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High voltage power lines
Electrical transmission and distribution lines for electric power always use voltages significantly higher than 50 volts, so contact with or close approach to the line conductors presents a danger of electrocution. Contact with overhead wires is a frequent cause of injury or death. Metal ladders, farm equipment, boat masts, construction machinery, aerial antennas, and similar objects are frequently involved in fatal contact with overhead wires. Digging into a buried cable can also be dangerous to workers at an excavation site. Digging equipment (either hand tools or machine driven) that contacts a buried cable may energize piping or the ground in the area, resulting in electrocution of nearby workers. A fault in a high-voltage transmission line or substation may result in high currents flowing along the surface of the earth, producing an earth potential rise that also presents a danger of electric shock.
Unauthorized persons climbing on power pylons or electrical apparatus are also frequently the victims of electrocution. At very high transmission voltages even a close approach can be hazardous, since the high voltage may spark across a significant air gap.
For high-voltage and extra-high-voltage transmission lines, specially trained personnel use so-called "live line" techniques to allow hands-on contact with energized equipment. In this case the worker is electrically connected to the high-voltage line but thoroughly insulated from the earth so that he is at the same electrical potential as that of the line. Since training for such operations is lengthy, and still presents a danger to personnel, only very important transmission lines are subject to maintenance while live. Outside these properly engineered situations, insulation from earth does not guarantee that no current flows to earth—as grounding or arcing to ground can occur in unexpected ways, and high-frequency currents can burn even an ungrounded person. Touching a transmitting antenna is dangerous for this reason, and a high-frequency Tesla Coil can sustain a spark with only one endpoint).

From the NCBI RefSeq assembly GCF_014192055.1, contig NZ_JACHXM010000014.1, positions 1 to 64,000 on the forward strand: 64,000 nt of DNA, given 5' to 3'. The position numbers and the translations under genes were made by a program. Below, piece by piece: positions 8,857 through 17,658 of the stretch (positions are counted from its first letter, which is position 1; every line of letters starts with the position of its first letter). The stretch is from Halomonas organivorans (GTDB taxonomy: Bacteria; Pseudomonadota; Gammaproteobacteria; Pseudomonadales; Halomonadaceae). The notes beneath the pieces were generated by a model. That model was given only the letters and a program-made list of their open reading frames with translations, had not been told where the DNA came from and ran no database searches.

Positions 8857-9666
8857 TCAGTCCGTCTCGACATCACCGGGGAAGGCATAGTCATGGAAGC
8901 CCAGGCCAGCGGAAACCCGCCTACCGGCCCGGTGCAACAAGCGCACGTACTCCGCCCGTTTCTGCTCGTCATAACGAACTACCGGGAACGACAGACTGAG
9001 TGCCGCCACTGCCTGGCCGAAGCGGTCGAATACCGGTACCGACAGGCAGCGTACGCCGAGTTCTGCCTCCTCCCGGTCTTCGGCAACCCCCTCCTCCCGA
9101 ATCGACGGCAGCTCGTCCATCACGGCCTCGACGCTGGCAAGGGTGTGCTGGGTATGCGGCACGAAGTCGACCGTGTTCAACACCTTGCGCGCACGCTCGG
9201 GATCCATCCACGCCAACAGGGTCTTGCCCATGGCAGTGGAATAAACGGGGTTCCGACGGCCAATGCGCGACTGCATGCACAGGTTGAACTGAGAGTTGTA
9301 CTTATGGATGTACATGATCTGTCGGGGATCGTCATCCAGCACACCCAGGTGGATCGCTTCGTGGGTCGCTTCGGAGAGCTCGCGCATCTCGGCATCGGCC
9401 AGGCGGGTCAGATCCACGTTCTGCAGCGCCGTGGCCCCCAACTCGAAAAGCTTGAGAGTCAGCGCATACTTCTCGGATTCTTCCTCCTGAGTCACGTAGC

Protective equipment on high-voltage transmission lines normally prevents formation of an unwanted arc, or ensures that it is quenched within tens of milliseconds. Electrical apparatus that interrupts high-voltage circuits is designed to safely direct the resulting arc so that it dissipates without damage. High voltage circuit breakers often use a blast of high pressure air, a special dielectric gas (such as SF6 under pressure), or immersion in mineral oil to quench the arc when the high voltage circuit is broken.